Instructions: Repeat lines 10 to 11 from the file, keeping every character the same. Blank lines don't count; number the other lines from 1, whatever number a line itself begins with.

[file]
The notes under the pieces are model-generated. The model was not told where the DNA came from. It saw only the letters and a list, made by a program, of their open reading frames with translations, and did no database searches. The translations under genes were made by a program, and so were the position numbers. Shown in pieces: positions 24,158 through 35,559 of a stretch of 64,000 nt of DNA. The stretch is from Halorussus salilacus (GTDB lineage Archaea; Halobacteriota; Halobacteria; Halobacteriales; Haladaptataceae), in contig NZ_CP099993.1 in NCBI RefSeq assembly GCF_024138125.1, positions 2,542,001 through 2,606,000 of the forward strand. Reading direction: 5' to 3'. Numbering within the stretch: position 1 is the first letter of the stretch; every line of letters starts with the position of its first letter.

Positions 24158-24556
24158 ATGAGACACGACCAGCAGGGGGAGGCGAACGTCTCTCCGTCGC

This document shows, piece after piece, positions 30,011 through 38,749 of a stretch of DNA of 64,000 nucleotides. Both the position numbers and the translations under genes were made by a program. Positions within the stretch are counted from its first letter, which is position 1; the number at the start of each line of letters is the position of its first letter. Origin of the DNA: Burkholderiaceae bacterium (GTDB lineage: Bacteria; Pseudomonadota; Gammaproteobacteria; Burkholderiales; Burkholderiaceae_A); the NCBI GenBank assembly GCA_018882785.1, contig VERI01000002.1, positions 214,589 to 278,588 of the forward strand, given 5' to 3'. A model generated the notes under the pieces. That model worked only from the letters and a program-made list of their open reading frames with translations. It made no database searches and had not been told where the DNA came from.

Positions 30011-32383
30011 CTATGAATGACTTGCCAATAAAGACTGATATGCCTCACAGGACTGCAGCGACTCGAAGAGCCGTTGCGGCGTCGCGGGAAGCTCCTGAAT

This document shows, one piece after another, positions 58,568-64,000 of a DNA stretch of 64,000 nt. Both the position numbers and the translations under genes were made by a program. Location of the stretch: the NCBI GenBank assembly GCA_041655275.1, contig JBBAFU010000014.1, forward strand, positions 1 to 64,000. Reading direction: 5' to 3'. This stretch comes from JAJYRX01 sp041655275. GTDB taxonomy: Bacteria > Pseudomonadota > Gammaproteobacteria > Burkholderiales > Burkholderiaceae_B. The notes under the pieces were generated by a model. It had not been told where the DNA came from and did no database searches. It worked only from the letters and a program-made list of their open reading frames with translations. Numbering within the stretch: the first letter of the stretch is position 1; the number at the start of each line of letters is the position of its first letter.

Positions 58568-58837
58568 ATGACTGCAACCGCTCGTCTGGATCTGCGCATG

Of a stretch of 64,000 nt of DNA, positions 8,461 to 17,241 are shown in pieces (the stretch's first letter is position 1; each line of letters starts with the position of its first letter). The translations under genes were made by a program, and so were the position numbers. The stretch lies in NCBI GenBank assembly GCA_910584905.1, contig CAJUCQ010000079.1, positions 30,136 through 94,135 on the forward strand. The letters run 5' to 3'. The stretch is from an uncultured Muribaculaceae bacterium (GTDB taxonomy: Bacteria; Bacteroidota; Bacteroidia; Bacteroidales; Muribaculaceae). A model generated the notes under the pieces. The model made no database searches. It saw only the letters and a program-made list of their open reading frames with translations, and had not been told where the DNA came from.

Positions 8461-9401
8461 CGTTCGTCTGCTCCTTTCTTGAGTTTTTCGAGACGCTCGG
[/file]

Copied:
Of a stretch of 64,000 nt of DNA, positions 8,461 to 17,241 are shown in pieces (the stretch's first letter is position 1; each line of letters starts with the position of its first letter). The translations under genes were made by a program, and so were the position numbers. The stretch lies in NCBI GenBank assembly GCA_910584905.1, contig CAJUCQ010000079.1, positions 30,136 through 94,135 on the forward strand. The letters run 5' to 3'. The stretch is from an uncultured Muribaculaceae bacterium (GTDB taxonomy: Bacteria; Bacteroidota; Bacteroidia; Bacteroidales; Muribaculaceae). A model generated the notes under the pieces. The model made no database searches. It saw only the letters and a program-made list of their open reading frames with translations, and had not been told where the DNA came from.

Positions 8461-9401